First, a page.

“It will be a blessing for all of the community, and children will be able to learn our language and keep it alive for the rest of our lives.”
Language breaking down barriers in playground
School principal Randal Smith said the over past 18 months local elders and the Indigenous community had been instrumental in directing the course and the way it was taught, including oversight of the content and ensuring the manner of teaching was culturally appropriate.
He said the process had brought everyone much closer together.
“The community is embracing the notion that they’re having a voice in our school,” he said.
“The attendance is going through the roof, our behaviour issues are dropping away and our academics though our NAPLAN data, through our A to E data, we’re doing well, and we’re improving.”
An end-of-year concert to celebrate the inclusion of the language in the school curriculum was attended by several hundred parents, teachers, students and community members involved in achieving the milestone.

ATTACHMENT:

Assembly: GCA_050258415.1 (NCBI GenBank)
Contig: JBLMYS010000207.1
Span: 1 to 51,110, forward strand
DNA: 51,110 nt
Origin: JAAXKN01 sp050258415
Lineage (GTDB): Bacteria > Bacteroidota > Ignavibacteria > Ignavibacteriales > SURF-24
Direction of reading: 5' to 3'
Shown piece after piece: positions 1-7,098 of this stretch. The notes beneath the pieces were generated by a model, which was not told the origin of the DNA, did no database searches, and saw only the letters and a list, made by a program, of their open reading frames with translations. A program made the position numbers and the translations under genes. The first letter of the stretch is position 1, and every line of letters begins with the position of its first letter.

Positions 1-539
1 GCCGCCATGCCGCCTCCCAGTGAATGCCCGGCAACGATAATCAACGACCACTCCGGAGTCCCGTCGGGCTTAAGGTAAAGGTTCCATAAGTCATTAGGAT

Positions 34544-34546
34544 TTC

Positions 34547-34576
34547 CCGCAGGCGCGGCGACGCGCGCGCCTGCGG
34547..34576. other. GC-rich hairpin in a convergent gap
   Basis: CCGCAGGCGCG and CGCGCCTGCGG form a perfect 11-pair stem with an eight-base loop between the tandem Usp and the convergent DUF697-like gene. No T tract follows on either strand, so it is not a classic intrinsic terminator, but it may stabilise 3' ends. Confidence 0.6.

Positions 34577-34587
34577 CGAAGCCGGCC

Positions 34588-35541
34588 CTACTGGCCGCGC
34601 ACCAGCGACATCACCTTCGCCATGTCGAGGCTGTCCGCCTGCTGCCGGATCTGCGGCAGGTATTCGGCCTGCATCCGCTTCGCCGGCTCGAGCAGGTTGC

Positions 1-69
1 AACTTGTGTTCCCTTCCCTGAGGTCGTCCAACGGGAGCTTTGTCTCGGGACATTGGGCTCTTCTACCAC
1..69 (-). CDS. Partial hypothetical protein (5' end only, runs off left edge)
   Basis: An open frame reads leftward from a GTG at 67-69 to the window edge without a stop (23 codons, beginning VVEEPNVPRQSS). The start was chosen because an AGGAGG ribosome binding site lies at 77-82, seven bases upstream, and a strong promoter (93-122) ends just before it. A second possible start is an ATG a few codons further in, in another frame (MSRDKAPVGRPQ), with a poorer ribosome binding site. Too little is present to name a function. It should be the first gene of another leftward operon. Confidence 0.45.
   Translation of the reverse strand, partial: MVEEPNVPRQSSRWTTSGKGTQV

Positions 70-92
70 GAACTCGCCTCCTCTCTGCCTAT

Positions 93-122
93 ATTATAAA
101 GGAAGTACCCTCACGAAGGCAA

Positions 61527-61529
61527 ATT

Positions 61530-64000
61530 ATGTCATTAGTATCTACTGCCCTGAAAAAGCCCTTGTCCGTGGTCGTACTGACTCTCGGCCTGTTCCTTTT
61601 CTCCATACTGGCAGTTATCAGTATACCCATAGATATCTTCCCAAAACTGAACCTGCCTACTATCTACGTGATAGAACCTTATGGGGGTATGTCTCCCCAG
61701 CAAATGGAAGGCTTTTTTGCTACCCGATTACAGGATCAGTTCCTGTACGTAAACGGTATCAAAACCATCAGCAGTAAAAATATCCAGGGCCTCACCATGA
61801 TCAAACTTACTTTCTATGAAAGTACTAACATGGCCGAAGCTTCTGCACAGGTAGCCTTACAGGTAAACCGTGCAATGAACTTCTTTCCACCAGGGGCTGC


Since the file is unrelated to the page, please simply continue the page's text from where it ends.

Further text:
Children and parents all put hand prints on a giant flag to symbolise the communities coming together for the project, and Mr Smith said the turnout at the event was testament to the changing attitudes of many Indigenous parents who had had negative experiences in their own schooling days.
He said he had already seen the teaching of the language breaking down barriers in the playground.
“We had a big storm coming through the other day and our Indigenous kids are talking about the lightening and the thunder, and the non-Indigenous kids are picking up those words,” he said.